Light bulbs might have been an insignificant thing in the past, but with LED bulbs costing up to $50 a piece this will become a bigger issue in the future. The solution is the same as suggested before, the seller should replace those expensive bulbs with cheap incandescent ones before showing, but I’m sure a few folks will forget then abscond with the expensive bulbs after closing.

  18. lori allison says

    How about if the MLS listing stated the washer and dryer were included but the purchase agreement does not include them? Can the seller take them? (There was no discussion about them)

  19. says


    Very often the mls listing does NOT include the washer and dryer, but the buyer includes them in the offer. If the seller signs that offer without change, then the buyer gets the washer and dryer even though they were not offered in the mls listing. So the reverse would be true as well.

  20. Barry Newlin says

    Hi Ardell. I know this is an older post, so I don’t really expect a reply. But here goes.
    My Dad just got an offer on his house and accepted it (verbally, so far). Buyer checked the “refrigerator(s)” box to be included in the sale. There is only one refrigerator, and a separate freezer. Is the freezer considered as a refrigerator, or is it technically not included in the sale? I know it’s nit-picky, but the buyers included in the offer that the seller pay $700 additional toward the closing costs. I think that’s pretty nit-picky too!

    • says

      Sorry this reply is late. First time comments get stuck in the moderation bin with the spam sometimes. I’m sure you have already resolved this, but for the benefit of future readers I will respond.

      The buyer asking for $700 toward closing costs is not “nit picky” if in fact the buyer needs $700 toward closing costs to meet the lender’s requirements as to “cash to close” being readily available at time of offer. It is also possible that the $700, since it is an unusual amount, represents an actual repair needed at the house that they found either while viewing the home or as a result of a pre-inspection. Or it could be the aggregate cost of some small repairs needed. But if the buyer included it in the offer, best to assume they had good reason to do so regardless of purchase price (which you note in a 2nd comment.)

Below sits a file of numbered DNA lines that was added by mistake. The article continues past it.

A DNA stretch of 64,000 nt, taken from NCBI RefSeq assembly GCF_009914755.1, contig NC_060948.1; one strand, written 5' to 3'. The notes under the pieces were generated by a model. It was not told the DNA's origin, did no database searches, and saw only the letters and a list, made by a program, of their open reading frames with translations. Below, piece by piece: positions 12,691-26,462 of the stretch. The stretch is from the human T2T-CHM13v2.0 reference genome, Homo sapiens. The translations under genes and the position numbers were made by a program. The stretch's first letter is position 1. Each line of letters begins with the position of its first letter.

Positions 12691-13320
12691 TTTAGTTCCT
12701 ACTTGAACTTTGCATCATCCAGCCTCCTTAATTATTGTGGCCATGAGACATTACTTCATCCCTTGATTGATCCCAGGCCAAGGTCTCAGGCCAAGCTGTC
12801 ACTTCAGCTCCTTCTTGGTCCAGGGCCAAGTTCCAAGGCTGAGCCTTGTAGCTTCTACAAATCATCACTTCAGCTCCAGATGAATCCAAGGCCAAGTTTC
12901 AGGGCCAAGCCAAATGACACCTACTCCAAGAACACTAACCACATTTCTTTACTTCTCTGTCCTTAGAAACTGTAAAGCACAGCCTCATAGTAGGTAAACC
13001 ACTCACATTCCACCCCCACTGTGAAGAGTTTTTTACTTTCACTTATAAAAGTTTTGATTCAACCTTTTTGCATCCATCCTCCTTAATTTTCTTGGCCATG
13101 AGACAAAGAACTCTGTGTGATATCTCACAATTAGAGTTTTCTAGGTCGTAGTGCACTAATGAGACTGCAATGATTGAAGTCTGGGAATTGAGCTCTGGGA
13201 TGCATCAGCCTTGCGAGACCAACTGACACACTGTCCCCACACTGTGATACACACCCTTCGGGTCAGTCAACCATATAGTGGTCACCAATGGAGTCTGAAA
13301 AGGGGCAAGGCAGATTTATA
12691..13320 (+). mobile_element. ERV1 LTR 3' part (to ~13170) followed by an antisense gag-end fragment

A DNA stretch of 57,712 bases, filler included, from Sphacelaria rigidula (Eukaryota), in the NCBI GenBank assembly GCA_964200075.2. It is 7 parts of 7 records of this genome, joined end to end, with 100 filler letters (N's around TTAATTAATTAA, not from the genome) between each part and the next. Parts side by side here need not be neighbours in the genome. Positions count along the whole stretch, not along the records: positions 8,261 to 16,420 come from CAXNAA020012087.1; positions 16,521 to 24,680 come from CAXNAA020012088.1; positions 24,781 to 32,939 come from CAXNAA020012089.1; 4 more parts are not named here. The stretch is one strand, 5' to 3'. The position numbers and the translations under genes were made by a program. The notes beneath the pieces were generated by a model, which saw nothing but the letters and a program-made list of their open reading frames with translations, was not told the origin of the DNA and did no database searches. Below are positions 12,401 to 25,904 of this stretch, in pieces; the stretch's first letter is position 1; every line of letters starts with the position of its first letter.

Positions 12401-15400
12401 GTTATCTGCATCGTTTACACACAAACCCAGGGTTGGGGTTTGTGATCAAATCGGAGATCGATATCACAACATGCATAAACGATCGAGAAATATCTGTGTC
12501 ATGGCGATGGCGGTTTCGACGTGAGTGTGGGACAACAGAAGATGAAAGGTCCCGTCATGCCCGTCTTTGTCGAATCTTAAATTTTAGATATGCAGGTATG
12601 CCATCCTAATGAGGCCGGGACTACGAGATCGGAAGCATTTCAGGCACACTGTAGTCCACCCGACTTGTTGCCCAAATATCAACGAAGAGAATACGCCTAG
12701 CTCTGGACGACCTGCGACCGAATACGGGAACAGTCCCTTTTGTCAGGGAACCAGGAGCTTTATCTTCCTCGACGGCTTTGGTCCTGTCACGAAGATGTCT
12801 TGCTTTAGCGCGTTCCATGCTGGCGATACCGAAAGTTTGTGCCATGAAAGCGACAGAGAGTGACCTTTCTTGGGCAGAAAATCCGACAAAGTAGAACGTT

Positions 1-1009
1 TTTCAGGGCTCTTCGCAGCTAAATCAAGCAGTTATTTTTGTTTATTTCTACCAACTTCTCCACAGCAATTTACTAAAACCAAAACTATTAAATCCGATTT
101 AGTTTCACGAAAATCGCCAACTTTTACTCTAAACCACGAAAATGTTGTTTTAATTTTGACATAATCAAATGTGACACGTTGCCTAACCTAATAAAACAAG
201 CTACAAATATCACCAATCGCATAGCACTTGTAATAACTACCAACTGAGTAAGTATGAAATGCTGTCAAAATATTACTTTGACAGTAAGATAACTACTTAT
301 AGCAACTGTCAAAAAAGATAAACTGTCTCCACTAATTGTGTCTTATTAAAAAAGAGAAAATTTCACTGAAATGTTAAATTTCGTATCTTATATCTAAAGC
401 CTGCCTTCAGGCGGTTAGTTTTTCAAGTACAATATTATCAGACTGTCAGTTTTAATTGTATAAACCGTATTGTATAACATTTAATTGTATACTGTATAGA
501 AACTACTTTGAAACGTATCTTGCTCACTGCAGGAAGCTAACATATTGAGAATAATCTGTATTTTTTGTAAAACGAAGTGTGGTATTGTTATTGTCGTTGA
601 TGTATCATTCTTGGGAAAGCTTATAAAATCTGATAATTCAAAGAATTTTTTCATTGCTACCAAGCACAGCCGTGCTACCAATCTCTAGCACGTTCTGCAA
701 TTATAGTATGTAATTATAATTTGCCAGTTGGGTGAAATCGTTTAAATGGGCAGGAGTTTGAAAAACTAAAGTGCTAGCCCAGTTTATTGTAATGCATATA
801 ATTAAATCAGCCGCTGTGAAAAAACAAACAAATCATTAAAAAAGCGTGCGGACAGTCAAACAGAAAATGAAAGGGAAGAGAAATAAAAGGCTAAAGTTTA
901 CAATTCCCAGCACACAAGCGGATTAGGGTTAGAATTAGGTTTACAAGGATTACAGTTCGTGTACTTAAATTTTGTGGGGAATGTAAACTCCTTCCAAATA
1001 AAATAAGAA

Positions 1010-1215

As to refrigerator being checked and there being a freezer in the garage in addition to the refrigerator in the kitchen, that is a very common issue. If the freezer was not called out separately in the offer then it is not usually included EXCEPT that often the seller still leaves it there. If the house is vacant at the time of the offer the seller is usually not coming back to get it and sometimes that becomes an issue if the seller doesn’t want it left at the house. If the home is occupied at time of offer and the sellers have no need for it where they are going or no room for it where they are going, they sometimes leave it for the buyer. Extra things like an extra freezer or a hot tub are sometimes not noted in the offer and are handled during the period between mutual acceptance and closing. Rarely do these issues cause a failure in a contract. Most times the buyer and seller agree and neither feels very strongly as to whether it stays or goes.

      Again, apologies for the delay. It’s been a busy June and July here in the Seattle Area and I was juggling a lot of balls all at once. :)

  21. Sean says

    I have a legal question about personal property that was included in the original sales contract.
    I am in the process of purchasing a home in Austin, TX which is scheduled to close on June 30th (in about a week).
    In the original contract the seller agreed to include (for $1) the refrigerator, washer and dryer and a BBQ grill which is attached to a natural gas line in the back of the house. The BBQ grill is not part of any outdoor kitchen and is a type that is on wheels and can be rolled away.
    About a week ago, during the final loan approval process, the lender asked the buyer agent (my agent) to amend the contract to remove the BBQ grill from the original contract and to include it in a personal property addendum, if I still wanted the BBQ grill as part of the home purchase… I’m not sure why the lender wanted to do this, but in order to comply with the lender, I signed the amended contract, specially stating that I still wanted to grill as part of the sale and to send me a new addendum for the BBQ grill.
    After signing the amended contract to remove the BBQ grill from the list, the seller refuses to sign the new addendum for the BBQ grill to be included as part of the sale.
    The seller is now saying that he wants the BBQ grill and the washer and dryer.
    The washer and dryer is still part of the original contract which was amended to remove only the BBQ grill from the list.